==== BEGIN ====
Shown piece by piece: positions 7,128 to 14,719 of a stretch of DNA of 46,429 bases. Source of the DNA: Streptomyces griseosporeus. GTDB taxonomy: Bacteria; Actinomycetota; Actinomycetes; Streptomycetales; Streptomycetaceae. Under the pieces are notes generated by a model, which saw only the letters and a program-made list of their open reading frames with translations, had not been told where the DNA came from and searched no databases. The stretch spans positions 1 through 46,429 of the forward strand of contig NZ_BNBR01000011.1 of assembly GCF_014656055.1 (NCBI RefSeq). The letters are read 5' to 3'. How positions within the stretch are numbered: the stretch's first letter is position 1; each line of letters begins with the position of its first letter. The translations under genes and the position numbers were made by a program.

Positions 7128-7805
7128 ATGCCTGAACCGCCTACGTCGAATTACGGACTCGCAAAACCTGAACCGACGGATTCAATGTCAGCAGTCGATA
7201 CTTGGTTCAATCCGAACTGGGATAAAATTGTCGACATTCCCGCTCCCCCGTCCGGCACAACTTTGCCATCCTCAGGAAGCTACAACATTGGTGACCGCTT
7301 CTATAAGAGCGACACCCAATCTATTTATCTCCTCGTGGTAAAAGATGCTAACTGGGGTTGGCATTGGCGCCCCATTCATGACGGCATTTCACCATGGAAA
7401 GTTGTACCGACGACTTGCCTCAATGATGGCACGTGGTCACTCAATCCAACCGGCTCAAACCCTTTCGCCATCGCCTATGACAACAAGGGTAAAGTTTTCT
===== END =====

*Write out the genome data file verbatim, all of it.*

Shown piece by piece: positions 7,128 to 14,719 of a stretch of DNA of 46,429 bases. Source of the DNA: Streptomyces griseosporeus. GTDB taxonomy: Bacteria; Actinomycetota; Actinomycetes; Streptomycetales; Streptomycetaceae. Under the pieces are notes generated by a model, which saw only the letters and a program-made list of their open reading frames with translations, had not been told where the DNA came from and searched no databases. The stretch spans positions 1 through 46,429 of the forward strand of contig NZ_BNBR01000011.1 of assembly GCF_014656055.1 (NCBI RefSeq). The letters are read 5' to 3'. How positions within the stretch are numbered: the stretch's first letter is position 1; each line of letters begins with the position of its first letter. The translations under genes and the position numbers were made by a program.

Positions 7128-7805
7128 ATGCCTGAACCGCCTACGTCGAATTACGGACTCGCAAAACCTGAACCGACGGATTCAATGTCAGCAGTCGATA
7201 CTTGGTTCAATCCGAACTGGGATAAAATTGTCGACATTCCCGCTCCCCCGTCCGGCACAACTTTGCCATCCTCAGGAAGCTACAACATTGGTGACCGCTT
7301 CTATAAGAGCGACACCCAATCTATTTATCTCCTCGTGGTAAAAGATGCTAACTGGGGTTGGCATTGGCGCCCCATTCATGACGGCATTTCACCATGGAAA
7401 GTTGTACCGACGACTTGCCTCAATGATGGCACGTGGTCACTCAATCCAACCGGCTCAAACCCTTTCGCCATCGCCTATGACAACAAGGGTAAAGTTTTCT